The Intergovernmental Panel on Climate Change (IPCC) published its latest report this week. The UN secretary general, António Guterres, described it as an “atlas of human suffering”.
Alice Bell, co-director at the climate change charity Possible, wrote in the Guardian:
“The key findings are bleak, if familiar. Climate breakdown is accelerating rapidly; many of the impacts will be more severe than predicted. Nowhere will be spared.”
“The scientific evidence is unequivocal: climate change is a threat to human wellbeing and the health of the planet,”
said Hans-Otto Pörtner, a co-chair of the working group producing the IPCC report.
Bell’s article continued:
“These health impacts are physical – increased chance of dengue fever, for example, or cardiovascular disease – but also mental: the suffering from living through storms, famine, heat stress, and the loss of homes and cultures.
“The report is scientific, yes, with the numbers and notes on degrees of confidence you’d expect, but with a clear conclusion: we are living that nightmare-scenario future, which scientists in the 20th century warned us about.”
“Any further delay in concerted global action will miss a brief and rapidly-closing window to secure a liveable future,” said Pörtner.
The article added:
“Not only are we on course for loss and suffering, but many have also lost and suffered a lot already, and some things are already gone for ever. As John Kerry, the US special presidential envoy for climate, put it:
’The question at this point is not whether we can altogether avoid the crisis – it is whether we can avoid the worst consequences.’
Emotionally speaking, it’s entirely appropriate to grieve for, as well as fear, climate impacts.
Alice Bell went on to say:
“If we give in to doom completely, we only give in to the worst-case scenarios coming true. Plus, as the new report emphasises, every bit of a degree celsius matters – there is still so much we can save. I know climate campaigners always say this, but now really is the time for action.
“The best antidote to climate fear is always climate action, so roll up your sleeves and get to work. Not sure where to start? Do something that brings you joy. You’ll be at your most powerful and your most infectious. Climate change is grim, plain and simple. “But taking action on it can be an absolute ball.”
So, what are we doing about it?
The climate emergency is the reason I stood for election to Lyme Regis Town Council (LRTC). In May 2019, when the climate and ecological crisis was the huge looming issue, I felt politicians at every level were not taking it seriously enough. And back then, we seemed to have more time to prepare than we do, as this week’s report proves.
In July 2019 the new town council declared the climate and environmental emergency, its ambition to reduce our impact to net zero by 2030, and pledged to support the UN Sustainable Development Goals. Now, the town council has put its own Zero Carbon 2030 plan into action.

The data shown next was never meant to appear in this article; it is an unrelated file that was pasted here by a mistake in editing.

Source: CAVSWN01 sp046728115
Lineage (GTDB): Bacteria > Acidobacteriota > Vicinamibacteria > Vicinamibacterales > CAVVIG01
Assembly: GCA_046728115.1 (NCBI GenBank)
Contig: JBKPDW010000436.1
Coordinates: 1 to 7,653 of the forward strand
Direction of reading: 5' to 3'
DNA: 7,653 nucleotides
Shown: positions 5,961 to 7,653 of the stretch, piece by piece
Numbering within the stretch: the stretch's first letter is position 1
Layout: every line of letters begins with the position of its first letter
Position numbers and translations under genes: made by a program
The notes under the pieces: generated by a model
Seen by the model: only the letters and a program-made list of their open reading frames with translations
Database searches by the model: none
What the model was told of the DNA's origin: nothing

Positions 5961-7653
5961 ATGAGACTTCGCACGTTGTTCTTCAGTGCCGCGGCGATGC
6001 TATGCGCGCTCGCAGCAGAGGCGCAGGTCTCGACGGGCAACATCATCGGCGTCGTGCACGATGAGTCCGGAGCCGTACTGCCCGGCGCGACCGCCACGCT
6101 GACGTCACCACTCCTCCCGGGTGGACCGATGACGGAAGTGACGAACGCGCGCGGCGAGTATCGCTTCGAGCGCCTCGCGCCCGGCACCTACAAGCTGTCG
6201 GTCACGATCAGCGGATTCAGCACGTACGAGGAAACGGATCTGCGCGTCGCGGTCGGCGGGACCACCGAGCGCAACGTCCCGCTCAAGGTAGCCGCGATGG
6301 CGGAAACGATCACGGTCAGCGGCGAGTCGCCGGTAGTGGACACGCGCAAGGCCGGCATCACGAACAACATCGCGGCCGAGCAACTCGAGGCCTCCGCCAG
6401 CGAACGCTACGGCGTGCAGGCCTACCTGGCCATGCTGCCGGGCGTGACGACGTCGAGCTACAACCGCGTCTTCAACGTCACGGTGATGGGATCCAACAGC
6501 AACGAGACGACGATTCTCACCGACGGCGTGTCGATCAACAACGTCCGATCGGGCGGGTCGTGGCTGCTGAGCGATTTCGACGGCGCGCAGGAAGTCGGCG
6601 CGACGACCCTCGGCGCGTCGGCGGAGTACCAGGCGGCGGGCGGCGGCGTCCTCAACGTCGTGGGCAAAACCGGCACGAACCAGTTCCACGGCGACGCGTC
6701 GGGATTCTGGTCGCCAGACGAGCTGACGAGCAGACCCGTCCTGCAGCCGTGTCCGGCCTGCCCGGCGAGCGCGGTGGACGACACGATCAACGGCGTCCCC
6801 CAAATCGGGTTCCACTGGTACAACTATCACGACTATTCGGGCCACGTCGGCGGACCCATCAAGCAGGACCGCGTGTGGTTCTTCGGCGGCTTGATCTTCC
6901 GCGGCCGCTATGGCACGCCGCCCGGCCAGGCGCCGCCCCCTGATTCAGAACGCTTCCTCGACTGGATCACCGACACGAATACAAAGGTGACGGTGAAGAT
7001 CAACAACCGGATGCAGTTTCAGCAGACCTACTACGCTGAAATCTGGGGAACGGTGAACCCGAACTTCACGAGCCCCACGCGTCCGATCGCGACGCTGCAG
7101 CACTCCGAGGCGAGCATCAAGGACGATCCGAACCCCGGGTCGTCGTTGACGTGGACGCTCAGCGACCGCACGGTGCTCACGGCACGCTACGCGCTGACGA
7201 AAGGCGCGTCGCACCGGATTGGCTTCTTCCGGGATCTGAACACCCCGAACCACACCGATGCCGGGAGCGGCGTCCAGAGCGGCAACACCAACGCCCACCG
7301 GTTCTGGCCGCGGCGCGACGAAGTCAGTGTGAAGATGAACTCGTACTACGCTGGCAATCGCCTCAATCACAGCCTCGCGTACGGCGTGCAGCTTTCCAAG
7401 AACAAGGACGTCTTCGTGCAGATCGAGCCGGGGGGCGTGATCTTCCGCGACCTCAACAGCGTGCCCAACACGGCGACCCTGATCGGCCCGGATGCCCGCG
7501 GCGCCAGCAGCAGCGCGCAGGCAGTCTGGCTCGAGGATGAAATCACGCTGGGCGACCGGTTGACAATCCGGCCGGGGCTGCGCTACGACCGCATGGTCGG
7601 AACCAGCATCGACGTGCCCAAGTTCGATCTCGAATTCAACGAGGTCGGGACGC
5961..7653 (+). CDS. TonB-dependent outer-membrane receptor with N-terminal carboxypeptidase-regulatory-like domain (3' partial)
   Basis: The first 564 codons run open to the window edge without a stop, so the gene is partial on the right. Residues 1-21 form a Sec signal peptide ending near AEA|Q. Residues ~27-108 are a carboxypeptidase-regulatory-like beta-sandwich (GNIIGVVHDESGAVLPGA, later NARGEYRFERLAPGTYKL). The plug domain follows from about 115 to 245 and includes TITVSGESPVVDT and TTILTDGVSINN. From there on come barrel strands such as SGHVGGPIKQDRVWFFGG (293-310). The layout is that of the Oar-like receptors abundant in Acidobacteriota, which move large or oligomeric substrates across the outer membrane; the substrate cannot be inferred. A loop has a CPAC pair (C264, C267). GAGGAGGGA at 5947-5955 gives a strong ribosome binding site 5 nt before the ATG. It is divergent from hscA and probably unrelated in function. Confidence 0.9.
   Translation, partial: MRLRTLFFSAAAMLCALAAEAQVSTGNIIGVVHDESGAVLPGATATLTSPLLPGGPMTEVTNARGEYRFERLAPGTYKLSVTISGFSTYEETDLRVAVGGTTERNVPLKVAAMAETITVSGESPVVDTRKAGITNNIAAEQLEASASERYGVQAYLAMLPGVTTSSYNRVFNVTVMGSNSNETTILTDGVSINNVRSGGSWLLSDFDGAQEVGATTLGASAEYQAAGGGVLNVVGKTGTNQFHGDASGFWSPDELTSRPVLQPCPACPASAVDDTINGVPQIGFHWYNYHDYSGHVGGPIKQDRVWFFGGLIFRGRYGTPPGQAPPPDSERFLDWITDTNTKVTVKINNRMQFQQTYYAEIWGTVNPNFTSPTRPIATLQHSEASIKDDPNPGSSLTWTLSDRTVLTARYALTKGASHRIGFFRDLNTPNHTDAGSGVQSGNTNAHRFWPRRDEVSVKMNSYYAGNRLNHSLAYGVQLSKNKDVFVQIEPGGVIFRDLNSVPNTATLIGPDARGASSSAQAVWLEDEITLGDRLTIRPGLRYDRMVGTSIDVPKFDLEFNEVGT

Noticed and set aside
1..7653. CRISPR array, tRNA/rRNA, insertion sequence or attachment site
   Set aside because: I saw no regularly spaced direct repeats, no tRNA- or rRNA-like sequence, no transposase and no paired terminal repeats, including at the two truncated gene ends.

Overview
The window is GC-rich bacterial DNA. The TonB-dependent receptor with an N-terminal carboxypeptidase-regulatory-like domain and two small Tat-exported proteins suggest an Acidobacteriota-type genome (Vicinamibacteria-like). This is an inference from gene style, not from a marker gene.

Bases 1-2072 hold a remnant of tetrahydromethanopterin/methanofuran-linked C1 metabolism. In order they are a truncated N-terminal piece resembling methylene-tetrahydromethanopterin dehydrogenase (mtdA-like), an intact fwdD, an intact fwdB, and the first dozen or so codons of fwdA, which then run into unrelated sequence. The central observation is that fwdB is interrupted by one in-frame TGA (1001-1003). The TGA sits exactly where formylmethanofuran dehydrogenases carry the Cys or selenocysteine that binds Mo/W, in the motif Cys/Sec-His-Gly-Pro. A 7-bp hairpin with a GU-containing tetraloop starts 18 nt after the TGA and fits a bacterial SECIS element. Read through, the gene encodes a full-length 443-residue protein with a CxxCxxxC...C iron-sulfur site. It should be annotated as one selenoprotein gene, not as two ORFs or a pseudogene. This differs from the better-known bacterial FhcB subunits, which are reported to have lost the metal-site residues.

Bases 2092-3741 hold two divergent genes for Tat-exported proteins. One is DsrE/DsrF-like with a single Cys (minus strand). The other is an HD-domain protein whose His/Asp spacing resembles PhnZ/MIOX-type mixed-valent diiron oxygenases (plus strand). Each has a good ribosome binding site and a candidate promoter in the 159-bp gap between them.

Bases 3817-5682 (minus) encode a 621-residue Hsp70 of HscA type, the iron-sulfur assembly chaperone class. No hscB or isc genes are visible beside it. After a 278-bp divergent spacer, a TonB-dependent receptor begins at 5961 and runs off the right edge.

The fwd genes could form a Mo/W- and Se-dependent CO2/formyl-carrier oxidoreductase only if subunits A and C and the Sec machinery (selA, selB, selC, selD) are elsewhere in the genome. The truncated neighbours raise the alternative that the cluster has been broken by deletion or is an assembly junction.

The next step is for the council to show leadership and ambition in helping the community transition to Zero Carbon by 2030, which is why I requested a budget allocation for the remaining term of the current council (to 2024). £75,000 was agreed last December.
Councillors and staff members underwent free Carbon Literacy training in October and January as part of the pilot for a town and parish councillor toolkit, and the council decided to seek accreditation as a Carbon Literate Organisation. If successful, LRTC would become one of the first town councils in the UK to achieve this.
LRTC’s Environment Committee recently proposed a project led by the Lyme Regis Development Trust on the Lyme area’s ‘2030 Vision’, to engage widely across the Lyme, Charmouth, Uplyme area to listen to residents’ views on their hopes, dreams and aspirations for their future town.
Part of the funding requested was to enable the continued involvement of the Royal College of Art’s (RCA’s) Intelligent Mobility Design Centre, following their work with us (and two other UK towns) on the ‘Future Town’ community place-making and transport planning project in 2020. This was presented to the Minister for Transport and other government departments as a model of innovative community engagement.
Woodroffe School participated with their Year 12 Art & Design students undertaking a project looking at future sustainable transport and access opportunities for Lyme. This image created by Phoebe Peel showed how creative the students were. They imagined very different ways of getting around with lovely thoughtful consideration for people with varying mobility restrictions and visions of how much better a sustainable and greener Lyme Regis could look and feel.